United States Will Not Lift International Travel Restrictions Due to COVID-19 Delta Variant Concerns
The White House confirmed today that the United States will not be lifting any travel restrictions “at this point” due to concerns about the rise of the COVID-19 Delta variant.
“Given where we are today … with the Delta variant, we will maintain existing travel restrictions at this point,” White House spokeswoman Jen Psaki said. “Driven by the Delta variant, cases are rising here at home, particularly among those who are unvaccinated and appear likely continue to increase in the weeks ahead.”
Currently, most non-U.S. citizens who have been to the United Kingdom, Ireland, China, India, South Africa, Iran, Brazil, or the 26 Schengen nations in Europe without internal border controls are barred from entering the U.S.
The U.S. Homeland Security Department confirmed last week that the borders with Canada and Mexico will remain closed to nonessential travel until August 21 at least. Canada said it would allow fully vaccinated tourists from the U.S. starting August 9.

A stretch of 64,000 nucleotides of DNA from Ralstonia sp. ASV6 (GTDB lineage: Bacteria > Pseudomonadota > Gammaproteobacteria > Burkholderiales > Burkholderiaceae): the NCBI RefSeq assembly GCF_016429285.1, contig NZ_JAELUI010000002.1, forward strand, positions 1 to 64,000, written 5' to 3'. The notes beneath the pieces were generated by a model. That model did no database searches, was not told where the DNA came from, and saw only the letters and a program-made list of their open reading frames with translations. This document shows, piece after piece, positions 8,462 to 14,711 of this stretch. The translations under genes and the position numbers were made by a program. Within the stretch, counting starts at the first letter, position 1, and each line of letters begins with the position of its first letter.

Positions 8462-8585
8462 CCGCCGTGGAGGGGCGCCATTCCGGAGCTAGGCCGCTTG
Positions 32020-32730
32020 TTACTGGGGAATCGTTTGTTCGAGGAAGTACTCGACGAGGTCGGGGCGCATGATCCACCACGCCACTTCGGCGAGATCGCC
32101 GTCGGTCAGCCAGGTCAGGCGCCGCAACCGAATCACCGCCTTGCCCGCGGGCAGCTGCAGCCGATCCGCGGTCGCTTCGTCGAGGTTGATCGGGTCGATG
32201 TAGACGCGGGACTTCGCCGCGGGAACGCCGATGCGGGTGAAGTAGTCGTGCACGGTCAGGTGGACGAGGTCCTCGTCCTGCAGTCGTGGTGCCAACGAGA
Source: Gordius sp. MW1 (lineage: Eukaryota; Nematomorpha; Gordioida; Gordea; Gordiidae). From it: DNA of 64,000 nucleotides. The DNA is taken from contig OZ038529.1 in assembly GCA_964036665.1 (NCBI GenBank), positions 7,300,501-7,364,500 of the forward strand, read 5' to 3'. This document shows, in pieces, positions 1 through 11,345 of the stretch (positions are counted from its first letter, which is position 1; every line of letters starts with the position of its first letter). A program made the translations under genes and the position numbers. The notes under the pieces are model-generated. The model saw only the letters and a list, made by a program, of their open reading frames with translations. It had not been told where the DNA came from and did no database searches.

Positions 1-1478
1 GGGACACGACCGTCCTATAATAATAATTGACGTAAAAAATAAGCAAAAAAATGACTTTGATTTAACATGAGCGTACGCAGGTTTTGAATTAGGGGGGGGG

COVID-19 cases have been on the rise recently, especially in Orange County, Florida, home of Walt Disney World and Universal Orlando Resort. Currently, 20% of U.S. COVID-19 cases are in Florida.
The Centers for Disease Control and Prevention director Rochelle Walensky reported on Thursday that the seven-day average of new cases in the U.S. was up 53% from the previous week. The Delta variant comprises more than 80% of the country’s cases.